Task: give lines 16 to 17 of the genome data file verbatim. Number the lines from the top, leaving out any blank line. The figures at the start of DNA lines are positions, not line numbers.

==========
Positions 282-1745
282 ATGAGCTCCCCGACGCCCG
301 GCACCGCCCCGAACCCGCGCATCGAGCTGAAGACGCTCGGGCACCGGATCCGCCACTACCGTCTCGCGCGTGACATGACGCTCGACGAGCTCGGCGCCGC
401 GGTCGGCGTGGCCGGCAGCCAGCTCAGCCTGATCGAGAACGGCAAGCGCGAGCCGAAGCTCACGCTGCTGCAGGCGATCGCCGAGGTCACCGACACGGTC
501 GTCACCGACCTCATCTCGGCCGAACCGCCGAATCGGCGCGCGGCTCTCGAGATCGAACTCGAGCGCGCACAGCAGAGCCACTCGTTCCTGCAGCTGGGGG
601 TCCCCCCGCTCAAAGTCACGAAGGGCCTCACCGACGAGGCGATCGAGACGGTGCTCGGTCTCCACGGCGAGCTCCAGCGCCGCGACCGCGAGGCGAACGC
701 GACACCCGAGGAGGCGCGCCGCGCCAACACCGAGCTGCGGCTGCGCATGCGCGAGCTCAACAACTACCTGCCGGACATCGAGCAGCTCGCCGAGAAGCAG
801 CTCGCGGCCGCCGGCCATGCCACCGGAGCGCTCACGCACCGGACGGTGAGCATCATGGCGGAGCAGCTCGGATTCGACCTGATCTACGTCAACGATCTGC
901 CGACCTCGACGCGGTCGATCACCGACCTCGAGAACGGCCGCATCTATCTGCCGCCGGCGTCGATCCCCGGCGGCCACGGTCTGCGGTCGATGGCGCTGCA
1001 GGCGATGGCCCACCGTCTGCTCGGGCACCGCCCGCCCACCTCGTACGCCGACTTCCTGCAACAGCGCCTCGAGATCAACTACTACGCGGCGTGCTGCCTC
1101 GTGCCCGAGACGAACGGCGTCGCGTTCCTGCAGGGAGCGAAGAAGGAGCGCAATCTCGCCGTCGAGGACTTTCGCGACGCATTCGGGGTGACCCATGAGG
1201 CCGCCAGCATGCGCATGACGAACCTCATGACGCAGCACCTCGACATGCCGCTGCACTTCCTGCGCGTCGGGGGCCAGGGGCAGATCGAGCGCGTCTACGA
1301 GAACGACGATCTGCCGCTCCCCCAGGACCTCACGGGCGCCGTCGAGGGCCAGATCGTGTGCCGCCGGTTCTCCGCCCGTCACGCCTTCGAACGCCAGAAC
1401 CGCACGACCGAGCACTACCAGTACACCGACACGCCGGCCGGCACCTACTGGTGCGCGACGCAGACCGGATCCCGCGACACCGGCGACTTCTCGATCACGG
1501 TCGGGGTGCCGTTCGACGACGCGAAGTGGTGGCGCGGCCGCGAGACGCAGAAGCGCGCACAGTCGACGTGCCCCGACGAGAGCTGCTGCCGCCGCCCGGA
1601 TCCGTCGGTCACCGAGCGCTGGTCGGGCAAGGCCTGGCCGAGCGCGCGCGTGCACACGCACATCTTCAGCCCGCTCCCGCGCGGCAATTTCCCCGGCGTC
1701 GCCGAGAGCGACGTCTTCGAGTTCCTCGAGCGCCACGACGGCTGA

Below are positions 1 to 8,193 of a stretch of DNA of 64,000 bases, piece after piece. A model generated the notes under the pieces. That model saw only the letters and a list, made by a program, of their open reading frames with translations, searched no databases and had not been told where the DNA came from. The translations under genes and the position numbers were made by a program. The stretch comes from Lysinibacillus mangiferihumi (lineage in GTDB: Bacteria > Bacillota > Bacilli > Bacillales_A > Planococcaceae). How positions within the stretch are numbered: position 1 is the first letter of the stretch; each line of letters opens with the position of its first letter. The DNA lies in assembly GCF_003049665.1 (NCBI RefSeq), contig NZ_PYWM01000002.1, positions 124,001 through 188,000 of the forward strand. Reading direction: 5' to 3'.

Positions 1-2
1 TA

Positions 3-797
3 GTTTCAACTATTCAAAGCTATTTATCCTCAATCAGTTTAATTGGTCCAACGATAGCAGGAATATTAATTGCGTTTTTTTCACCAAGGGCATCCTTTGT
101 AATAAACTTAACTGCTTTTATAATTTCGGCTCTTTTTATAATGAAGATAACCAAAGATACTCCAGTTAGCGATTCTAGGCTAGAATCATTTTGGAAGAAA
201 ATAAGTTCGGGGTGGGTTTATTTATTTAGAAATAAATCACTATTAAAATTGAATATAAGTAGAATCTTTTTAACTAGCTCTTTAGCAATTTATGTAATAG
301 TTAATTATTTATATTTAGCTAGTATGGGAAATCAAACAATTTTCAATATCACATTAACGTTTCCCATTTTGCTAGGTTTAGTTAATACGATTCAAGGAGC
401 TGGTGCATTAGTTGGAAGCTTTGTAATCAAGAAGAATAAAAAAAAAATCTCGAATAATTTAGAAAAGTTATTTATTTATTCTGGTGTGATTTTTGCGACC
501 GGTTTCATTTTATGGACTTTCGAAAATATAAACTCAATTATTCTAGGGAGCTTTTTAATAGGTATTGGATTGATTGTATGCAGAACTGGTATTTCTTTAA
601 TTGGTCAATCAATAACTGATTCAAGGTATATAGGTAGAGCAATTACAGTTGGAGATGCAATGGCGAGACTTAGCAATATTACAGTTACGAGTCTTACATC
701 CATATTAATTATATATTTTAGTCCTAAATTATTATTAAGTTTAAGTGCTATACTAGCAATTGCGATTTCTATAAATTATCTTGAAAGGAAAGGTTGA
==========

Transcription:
1601 TCCGTCGGTCACCGAGCGCTGGTCGGGCAAGGCCTGGCCGAGCGCGCGCGTGCACACGCACATCTTCAGCCCGCTCCCGCGCGGCAATTTCCCCGGCGTC
1701 GCCGAGAGCGACGTCTTCGAGTTCCTCGAGCGCCACGACGGCTGA